Who cares; he does dig Putin, so that's something. And he either will or won't aid and abet South Korea and Japan in acquiring WMDs, depending on which side of the bed he wakes up on. (Melania/Melanoma do keep him down, apply all your arts but do keep him calm.)

It's good he keeps an open mind on these things, no?

And what was it he said about climate change? It's not a federal issue, it's up to the states to decide? (I made that one up, by which I mean he hasn't really said that — yet. . . that I know of.)

I've been voting in presidential elections since 1968.

There were many easy decisions to make in such elections but none easier than


Not a single one.

And yeah, I do like that a certain segment of the population might be voting with their vaginas.

I would be, too, if I had one.

It's time.

She's all right enough with me.

Sunday, May 15, 2016

The Smith Program

First they came for the jugglers.

Another sweep for the clowns.

They came back for the acrobats.
Then banished the drummers. 

Sunday, May 8, 2016

Trump, a killer asteroid . . .

If nothing else, Trump affords commentators and critics the opportunity if not necessity for extravagant language. I don't often, if ever, find Andrew Sullivan worth quoting, but his concluding words about Trump (from "America Has Never Been So Ripe for Tyranny" a recent piece in are blustery enough to stick with me:

He [Trump] is not just another candidate to be parsed and analyzed by TV pundits in the same breath as all the others. In terms of our liberal democracy and constitutional order, Trump is an extinction-level event. It’s long past time we started treating him as such.

"Extinction-level event?" Enviable turn of phrase, I admit, but is it so? Is Trump the killer asteroid and American democracy, flawed as it is, the massive, slow-moving, out-moded thing awaiting impact?

Based on his histories of American conservatism — e.g. "The Invisible Bridge: the Fall of Nixon and the Rise of Reagan" — I take Rick Perlstein more seriously than I do Sullivan. In a recent piece for The Nation ("Is the American Party System About to Crack Up?"), Perlstein writes of Sanders:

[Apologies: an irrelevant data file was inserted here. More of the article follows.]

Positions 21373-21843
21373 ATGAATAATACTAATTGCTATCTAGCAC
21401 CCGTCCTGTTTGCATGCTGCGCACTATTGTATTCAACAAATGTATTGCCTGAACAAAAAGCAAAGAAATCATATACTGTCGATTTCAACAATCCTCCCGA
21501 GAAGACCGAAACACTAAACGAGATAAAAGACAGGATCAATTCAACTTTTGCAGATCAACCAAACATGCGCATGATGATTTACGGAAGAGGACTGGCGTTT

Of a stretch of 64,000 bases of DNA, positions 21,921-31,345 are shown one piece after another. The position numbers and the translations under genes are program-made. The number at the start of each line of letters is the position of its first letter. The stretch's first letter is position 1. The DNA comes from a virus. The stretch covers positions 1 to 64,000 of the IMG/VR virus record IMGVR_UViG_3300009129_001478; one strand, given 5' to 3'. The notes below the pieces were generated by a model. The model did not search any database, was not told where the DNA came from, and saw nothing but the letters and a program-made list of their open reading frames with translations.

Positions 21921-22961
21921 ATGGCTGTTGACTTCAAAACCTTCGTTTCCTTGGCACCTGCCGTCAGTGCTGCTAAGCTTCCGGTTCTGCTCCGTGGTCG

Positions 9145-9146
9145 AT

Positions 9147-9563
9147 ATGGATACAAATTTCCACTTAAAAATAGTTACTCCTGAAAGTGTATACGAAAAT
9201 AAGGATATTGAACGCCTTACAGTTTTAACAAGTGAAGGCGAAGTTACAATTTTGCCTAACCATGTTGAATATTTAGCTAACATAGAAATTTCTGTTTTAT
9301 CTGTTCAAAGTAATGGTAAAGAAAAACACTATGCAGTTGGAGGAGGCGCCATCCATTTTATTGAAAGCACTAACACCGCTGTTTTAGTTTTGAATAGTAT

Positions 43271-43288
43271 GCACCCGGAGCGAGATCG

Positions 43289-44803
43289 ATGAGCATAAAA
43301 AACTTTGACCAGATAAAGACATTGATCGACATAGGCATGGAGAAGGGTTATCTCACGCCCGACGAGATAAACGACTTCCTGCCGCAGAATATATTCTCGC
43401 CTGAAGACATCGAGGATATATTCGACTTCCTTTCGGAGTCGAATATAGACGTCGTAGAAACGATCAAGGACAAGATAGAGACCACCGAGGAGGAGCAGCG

He is running as a “revolutionary.” But governing is a team sport. If, by some miracle, Bernie Sanders entered the White House in January, he would do so naked and alone—in command of a party apparatus less prepared ideologically, institutionally, and legislatively to do great things than at any other time in its history.

This is not exactly what Sandernistas want to hear, of course, though it's inarguably correct.

Perlstein sums up Clinton v. Sanders this way:

"One side promises competence. The other promises the impossible. This is the Democratic Party in 2016."

Moving on to the more charged subject of Trump, Perlstein writes:

If Donald Trump loses the presidency, we’ll still be left with those millions of followers—many of them violent—trained by Trump to believe that their American birthright has been stolen from them once more. The only thing that will stand in their way is the strength of our constitutional system. One must hope it proves very strong indeed. The alternative is a sort of realignment that none of us want.


I beg to differ with Sullivan. I don't think America is as ripe for tyranny as he says. The United States is not suffering anything like the shattering of a Great Depression. Nor have we lost the sort of major war that throws all values into doubt.

Germany lost its Kaiser at the end of World War I, Russia its Romanovs. Japan lost a supposedly divine ruler at the end of the World War II.

I think American democracy, as per the Constitution, less absolute and more flexible than the above regimes and traditions: to put it another way, it's more secular.

Both Sullivan and Perlstein underline new media as one of the reasons traditional political discourse has given way to irruptive forms and figures. Who needs violence in the streets when violence online and in social media suffice?

That's worth coming back to. Suggestions welcome.

Friday, May 6, 2016


Camille Paglia, remember her? does and worshipfully publishes her increasingly incoherent outbursts. I won't pretend I got through the whole of her latest, but I did find and can't resist sharing a few choice bits.

Sunday, May 1, 2016

Liberals, Hillary . . .

The question often arises in these discussions about how to motivate millennials and others to think of voting for Hillary as not just a negative — as in hold your nose and vote against Trump —  but also a positive, a vote for something and someone worth supporting.

How about the glass half empty/glass half full analogy?

Half empty is everything about Clinton we have a right to distrust. Throw in her vote for the invasion of Iraq, her all-too-robust neo-militarism, her shady connections to Big $$$, and the emptiness is vast.